When I started my blog one year ago today, I had no idea where it would lead me. I thought I would explore life lessons learned along the busy beeline of my life. As my interests and interactions evolved, so did my blog. I have had an opportunity to share my thoughts, writing and photography. My blog has served as a creative outlet for me and a way to expand my world with blogger friends. I really enjoy posting, reading blogs and interacting with all you fellow bloggers. Looking back, I have learned valuable life lessons, ten of which I will share with you here.
1. Be Happy. I discovered that taking pictures makes me happy.
2. Be Observant. It is easy to find beauty in the mundane, if you take the time to look.
3. Be Kind. Words matter.
4. Be Calm. Most anger arises from fear.
5. Be Amazed. I am amazed and a little obsessed with my hummingbirds and nature in general.
6. Be Caring. It is vital to care about others and also to let others care about you.
7. Be Creative. Taking photos and writing poetry, haiku or stories can free your mind.
8. Be Appreciative. Try to recognize the special but fleeting moments of simple daily life.
9. Be Friendly. You really can make blogger friends if you interact.
10. Be Loving. My love for God, family, pets, friends and nature is what lights my spirit.
I am looking forward to another year of learning and growing with you all!
My tiny closet had become a boneyard, a place where clothes, shoes, pocketbooks and miscellany entered, but were not to be seen again.
Long forgotten items were pushed back into the dark closet corners. Boxes of special occasion high heels were resigned to the highest shelf, unreachable without a step stool. Sequined dresses hung beside knitted winter sweaters and sleeveless summer blouses. Mismatched cotton socks hid beneath silk scarves. Purses, self-help books and abandoned tennis shoes were heaped on the closet floor. Deserted materials and styles mingled in neglect.
Dust bunnies huddled up against bags of never-worn apparel along the closet edges.
Ridding the closet of these clutter skeletons required a ruthless hand. Sentiment was held in check. Only items judged worthy earned coveted closet space.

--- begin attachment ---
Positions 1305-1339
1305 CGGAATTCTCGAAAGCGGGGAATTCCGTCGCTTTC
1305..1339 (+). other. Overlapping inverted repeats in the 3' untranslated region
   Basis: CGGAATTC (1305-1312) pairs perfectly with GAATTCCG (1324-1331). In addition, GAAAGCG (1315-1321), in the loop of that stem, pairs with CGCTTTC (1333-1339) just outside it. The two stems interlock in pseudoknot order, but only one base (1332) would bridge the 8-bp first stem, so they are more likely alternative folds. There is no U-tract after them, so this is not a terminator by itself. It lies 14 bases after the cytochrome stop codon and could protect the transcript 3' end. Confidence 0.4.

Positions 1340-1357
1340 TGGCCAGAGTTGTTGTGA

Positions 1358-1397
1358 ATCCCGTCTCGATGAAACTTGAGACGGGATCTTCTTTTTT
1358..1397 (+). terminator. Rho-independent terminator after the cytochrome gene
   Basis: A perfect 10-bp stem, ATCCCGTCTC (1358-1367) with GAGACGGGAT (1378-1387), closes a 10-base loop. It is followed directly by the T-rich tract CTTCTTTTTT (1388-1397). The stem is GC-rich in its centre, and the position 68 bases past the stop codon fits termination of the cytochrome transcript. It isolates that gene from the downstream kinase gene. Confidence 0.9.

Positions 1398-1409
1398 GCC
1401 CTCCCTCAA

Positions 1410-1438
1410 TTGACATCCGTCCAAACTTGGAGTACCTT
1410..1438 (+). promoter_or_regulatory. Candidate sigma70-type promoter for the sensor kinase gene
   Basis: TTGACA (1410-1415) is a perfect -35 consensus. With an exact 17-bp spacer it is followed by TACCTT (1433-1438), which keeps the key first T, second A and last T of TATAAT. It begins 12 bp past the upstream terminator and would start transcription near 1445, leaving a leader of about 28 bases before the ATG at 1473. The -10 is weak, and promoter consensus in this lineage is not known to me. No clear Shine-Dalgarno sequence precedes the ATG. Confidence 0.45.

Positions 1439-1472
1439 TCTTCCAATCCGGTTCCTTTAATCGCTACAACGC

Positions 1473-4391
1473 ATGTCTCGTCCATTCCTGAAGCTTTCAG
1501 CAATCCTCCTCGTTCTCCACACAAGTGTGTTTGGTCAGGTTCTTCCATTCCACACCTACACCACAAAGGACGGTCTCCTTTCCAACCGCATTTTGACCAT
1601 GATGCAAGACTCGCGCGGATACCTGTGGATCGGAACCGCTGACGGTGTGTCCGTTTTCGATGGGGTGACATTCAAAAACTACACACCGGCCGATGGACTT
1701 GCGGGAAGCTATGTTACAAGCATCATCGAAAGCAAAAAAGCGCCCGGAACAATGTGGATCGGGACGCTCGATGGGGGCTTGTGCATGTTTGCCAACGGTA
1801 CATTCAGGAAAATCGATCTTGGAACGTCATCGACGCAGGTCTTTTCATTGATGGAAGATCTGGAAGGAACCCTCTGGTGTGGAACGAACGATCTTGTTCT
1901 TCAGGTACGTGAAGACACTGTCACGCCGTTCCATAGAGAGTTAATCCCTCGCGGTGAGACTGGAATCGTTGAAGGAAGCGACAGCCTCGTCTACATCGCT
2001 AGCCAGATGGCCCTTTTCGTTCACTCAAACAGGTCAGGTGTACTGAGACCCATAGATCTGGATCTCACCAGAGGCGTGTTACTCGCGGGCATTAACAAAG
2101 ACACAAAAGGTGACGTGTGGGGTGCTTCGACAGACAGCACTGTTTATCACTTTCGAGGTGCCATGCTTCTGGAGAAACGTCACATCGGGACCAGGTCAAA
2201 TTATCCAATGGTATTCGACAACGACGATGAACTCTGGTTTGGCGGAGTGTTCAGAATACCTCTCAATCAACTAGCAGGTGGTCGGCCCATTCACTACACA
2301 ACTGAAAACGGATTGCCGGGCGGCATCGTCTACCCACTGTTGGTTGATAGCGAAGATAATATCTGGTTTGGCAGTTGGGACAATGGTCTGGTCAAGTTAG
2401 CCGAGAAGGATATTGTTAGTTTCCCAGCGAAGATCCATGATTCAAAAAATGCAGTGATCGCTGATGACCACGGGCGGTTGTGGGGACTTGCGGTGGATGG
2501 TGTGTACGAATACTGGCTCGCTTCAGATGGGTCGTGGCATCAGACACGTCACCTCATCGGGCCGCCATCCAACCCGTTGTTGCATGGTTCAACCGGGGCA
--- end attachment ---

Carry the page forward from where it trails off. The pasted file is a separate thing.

Clutter skeletons were banished. Bags and bags of remnants were carried away. My closet breathed new life.
(Posted in response to Writers’ Hub Challenge 4.)
It’s not hard to fry an egg. Really, it’s not. But that didn’t stop me from making my latest “as seen on TV” product purchase.
Yes, I want to make perfectly round eggs in little microwave dishes. Yes, I do. I want to crack an egg into the red plastic pan, whisk it with a fork, cover it with the clear lid and place it into the magic microwave. I want to stare at the glass window as the turntable spins my egg to perfection.
Maybe it is my childhood obsession with the easy bake oven, but I am entertained. One minute later, the bell tings.
Presto, my egg is ready to be placed on a sizzling burger. Did I say burger? Yes, I did.
The egg is a vital component to my Cheesy Western, a delectable burger invented at a tiny, 10 seat, tavern in my town. While it won’t top the original, it will be a respectable replica. Egg, burger patty, cheddar cheese, relish and onions on a bun. Oh, wait. I realize I’m making a Cheesy Western, with. That lingo means the onions are included. (I may not speak Starbucks but I do speak Texas Tavern!)
With Glee, I take the first bite. Hearty, rich, sharp, sweet. It is a well crafted blend of tastes. Comfort food at its finest.
I still have the microwave bell to answer, but thanks to my new egg cooker, I have one less egg to fry.
[Challenged to write a post based on selecting a lyric from the first random song on my i pad, I hit shuffle to see what song would play. I decided to take a lyric out of context for my post. If you want to listen to the song that (dare I say) loosely inspired this post, here it is! ]
I must alert you to the fact that though you started out as a tell-er you are now a better show-er.
I know it was not easy to release the adverbs. You shook your head at the thought of relegating words to the limited use section. You twisted your lips together tightly as you checked online sources to confirm the accuracy of the rule. You rushed to your bookshelf and pulled down a book by your favorite author. Flipping through the pages, you scanned the text for the elusive pairing of letters l and y.
I’m convinced,” you said out loud to yourself. With a nod of your head, you closed the hardback book and returned it to the shelf reserved for favored tomes, ready to write without adverbs.
In addition, I want to compliment you on your efforts to find your blogger’s voice. Perched in front of your keyboard, typing the words in your head, you hit backspace until the print seems right, until the words seem to sound like you to you. With a sigh, and sometimes with a smile, you tap the publish button, fighting against the urge to edit.
Sometimes you continue to make changes and sometimes you don’t. You are growing as a writer.
Your chief critic and main supporter